The Easy Guide to German Plural Formation
What are plurals?
Singular nouns are the ones that describe a single person or object: a boy, my girlfriend, their bed, our house, this moment
Plural nouns describe more than one person or object: six boxes, the cats, a few pounds, their parents, these dishes.
In English, most nouns become plural by adding an -s.
A few German nouns also form their plural by adding an -s.
Most German nouns, however, form their plural in other ways.
There are 6 ways in total to form the plural of a noun. Unfortunately, there is no single straightforward method to know which one it is for a certain noun.
How to know the plural of a noun?
So how can you tell the plural whenever you see a new noun?
It’s pretty much the same situation as knowing a nouns gender.
There are two options: you either have memorized it beforehand along with the noun or you can try and make it out from the grammar rules.
Studying the plural with every new noun you learn is the most common and recommended option.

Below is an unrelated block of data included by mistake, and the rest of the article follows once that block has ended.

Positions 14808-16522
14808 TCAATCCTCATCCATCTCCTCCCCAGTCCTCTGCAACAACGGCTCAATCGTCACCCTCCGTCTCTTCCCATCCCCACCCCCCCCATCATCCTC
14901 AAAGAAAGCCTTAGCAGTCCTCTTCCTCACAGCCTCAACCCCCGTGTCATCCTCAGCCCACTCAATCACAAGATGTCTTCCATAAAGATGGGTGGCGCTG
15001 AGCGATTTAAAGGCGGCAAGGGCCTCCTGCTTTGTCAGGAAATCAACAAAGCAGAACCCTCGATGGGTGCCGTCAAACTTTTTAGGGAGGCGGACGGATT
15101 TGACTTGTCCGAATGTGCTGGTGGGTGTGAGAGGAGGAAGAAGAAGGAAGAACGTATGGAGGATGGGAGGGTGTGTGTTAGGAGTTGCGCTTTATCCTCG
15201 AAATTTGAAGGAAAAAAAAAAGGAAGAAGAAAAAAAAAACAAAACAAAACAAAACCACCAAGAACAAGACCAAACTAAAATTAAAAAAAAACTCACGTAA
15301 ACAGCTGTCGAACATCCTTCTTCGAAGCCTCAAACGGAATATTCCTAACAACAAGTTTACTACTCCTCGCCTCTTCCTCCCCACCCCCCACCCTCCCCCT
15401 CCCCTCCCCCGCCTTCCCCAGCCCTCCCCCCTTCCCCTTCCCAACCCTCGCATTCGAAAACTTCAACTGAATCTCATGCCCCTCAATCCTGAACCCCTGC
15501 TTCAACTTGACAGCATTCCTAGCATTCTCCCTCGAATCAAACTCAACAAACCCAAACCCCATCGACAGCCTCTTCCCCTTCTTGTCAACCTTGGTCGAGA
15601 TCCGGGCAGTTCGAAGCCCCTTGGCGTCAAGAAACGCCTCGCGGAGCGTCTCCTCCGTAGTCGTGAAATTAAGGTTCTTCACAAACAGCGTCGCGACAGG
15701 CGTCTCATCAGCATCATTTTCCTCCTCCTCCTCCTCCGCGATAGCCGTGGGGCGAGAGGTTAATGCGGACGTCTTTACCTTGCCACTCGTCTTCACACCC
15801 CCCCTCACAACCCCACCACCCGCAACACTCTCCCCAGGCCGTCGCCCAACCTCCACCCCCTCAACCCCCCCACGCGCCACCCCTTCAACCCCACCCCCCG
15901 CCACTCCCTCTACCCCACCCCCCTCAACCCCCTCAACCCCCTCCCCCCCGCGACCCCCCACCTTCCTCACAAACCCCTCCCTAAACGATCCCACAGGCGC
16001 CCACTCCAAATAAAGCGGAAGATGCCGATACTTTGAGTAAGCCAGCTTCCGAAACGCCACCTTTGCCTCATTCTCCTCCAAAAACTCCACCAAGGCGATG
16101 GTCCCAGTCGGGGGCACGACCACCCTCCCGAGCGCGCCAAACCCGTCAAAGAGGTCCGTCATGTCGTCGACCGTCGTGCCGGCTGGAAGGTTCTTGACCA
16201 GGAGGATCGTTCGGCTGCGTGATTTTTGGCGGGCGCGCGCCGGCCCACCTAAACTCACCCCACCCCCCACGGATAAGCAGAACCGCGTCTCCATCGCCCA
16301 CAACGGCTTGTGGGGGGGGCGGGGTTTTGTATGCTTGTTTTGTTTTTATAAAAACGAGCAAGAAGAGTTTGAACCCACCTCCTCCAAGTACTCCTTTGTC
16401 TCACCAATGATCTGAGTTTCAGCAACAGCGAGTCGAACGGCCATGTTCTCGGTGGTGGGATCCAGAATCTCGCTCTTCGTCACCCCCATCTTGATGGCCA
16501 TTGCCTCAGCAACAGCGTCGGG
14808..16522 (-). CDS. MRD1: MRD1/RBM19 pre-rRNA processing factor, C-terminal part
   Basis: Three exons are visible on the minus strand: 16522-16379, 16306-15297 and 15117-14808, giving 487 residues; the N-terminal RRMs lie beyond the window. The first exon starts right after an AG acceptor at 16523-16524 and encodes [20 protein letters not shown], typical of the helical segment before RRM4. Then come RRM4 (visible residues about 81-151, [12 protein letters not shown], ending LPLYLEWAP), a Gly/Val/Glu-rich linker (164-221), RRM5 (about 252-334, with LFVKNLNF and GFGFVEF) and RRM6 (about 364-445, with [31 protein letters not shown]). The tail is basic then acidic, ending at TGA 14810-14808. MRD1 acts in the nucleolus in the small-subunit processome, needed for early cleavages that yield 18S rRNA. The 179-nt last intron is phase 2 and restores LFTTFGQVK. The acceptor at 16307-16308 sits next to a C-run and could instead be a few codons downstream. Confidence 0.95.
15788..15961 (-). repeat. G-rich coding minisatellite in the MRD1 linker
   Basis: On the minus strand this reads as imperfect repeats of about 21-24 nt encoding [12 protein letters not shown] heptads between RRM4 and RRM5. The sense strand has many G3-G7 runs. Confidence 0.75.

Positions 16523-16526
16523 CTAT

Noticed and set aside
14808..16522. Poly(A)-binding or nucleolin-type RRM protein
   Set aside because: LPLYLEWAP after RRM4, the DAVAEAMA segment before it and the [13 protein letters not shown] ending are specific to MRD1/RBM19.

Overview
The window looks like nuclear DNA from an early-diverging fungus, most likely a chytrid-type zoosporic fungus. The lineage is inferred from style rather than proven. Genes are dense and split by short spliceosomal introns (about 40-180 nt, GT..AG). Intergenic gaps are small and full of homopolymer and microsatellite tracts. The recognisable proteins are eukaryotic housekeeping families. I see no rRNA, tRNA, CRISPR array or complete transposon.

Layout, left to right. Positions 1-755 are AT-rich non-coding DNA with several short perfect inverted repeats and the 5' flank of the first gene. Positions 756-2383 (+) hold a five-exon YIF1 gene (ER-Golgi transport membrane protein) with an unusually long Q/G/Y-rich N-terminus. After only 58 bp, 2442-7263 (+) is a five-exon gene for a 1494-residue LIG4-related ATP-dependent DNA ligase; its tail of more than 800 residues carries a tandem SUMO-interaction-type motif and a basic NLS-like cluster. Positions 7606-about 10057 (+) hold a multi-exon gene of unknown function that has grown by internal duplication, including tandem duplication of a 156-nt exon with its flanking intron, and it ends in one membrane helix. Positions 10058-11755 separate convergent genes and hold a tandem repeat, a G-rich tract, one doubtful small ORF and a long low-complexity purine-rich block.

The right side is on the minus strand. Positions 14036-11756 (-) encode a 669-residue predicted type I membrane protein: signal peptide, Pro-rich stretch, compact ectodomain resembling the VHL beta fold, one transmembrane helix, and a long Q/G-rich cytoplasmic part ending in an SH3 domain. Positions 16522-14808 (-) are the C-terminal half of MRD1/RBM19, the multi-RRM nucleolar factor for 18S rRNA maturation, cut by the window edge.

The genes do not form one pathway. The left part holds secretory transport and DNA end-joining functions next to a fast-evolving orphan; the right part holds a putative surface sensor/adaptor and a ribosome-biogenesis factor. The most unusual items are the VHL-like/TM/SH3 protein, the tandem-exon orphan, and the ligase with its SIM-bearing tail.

There are plenty of rules with lots of exceptions and learning them can bore even a grammar buff.
In this post, we are giving you a shorter, 80-20 version but keep in mind that therefore it is also less accurate.
The shortest and easiest way to study plural formation is grouping nouns by gender and learning the most common form for each group.
Most masculine nouns form their plural by adding -e.
der Freund → die Freunde
der Tisch → die Tische
If possible (have an a, o, or u) they usually add an Umlaut.
der Sohn → die Söhne
Masculine nouns ending in -e, however, add an -n.
der Name → die Namen
Most neuter nouns form their plural with -er.
das Kind → die Kinder
If possible (have an a, o, or u) they also add an Umlaut.
das Haus → die Häuser
Some neuter nouns add -n or -en if hard to pronounce.
das Bett → die Betten
Most feminine nouns form their plural with -n or -en if the -n alone would be hard to pronounce.
die Giraffe → die Giraffen
die Tür → die Türen
Foreign words usually form their plural by adding an -s.
das Kino → die Kinos
der Cousin → die Cousins
NOUNS ENDING IN -ER, -EN or -EL
These nouns have no additional ending but stay the same.
der Onkel → die Onkel
And sometimes they also add an Umlaut.
die Tochter → die Töchter